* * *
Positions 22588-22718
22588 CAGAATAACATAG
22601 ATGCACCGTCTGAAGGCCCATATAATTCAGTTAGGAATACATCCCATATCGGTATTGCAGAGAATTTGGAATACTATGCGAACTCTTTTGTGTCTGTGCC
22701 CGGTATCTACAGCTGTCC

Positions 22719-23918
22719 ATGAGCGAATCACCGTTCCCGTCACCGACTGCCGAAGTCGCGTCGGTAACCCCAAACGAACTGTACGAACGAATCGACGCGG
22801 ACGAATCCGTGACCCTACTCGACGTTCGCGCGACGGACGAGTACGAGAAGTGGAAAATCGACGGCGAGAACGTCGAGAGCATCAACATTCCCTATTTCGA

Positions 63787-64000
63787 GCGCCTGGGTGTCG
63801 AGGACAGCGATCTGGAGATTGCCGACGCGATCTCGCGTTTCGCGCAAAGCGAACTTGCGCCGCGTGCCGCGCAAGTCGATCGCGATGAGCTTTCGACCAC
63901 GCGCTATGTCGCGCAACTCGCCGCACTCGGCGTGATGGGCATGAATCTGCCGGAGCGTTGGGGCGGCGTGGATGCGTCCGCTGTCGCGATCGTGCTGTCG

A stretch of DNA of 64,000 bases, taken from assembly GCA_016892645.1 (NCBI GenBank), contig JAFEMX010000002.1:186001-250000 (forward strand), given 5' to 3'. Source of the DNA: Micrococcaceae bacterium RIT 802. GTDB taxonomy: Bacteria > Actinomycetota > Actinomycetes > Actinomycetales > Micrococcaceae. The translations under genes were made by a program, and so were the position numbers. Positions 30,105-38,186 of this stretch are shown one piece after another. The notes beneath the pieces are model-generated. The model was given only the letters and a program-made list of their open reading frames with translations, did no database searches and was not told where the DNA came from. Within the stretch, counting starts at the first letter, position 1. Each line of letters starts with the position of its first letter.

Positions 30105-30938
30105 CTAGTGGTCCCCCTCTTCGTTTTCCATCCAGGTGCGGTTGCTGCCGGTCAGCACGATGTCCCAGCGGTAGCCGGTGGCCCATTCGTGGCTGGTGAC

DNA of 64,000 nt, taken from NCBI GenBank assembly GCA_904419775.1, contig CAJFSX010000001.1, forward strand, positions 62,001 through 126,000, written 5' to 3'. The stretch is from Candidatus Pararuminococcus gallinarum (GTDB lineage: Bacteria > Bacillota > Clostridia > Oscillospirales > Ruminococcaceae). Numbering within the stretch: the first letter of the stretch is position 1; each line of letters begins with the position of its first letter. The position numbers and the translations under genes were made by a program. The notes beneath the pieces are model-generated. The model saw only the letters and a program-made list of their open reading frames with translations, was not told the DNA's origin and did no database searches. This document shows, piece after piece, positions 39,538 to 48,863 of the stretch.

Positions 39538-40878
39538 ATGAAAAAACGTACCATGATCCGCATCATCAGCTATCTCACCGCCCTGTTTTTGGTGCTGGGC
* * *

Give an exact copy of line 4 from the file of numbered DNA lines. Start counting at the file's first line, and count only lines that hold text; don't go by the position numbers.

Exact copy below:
22701 CGGTATCTACAGCTGTCC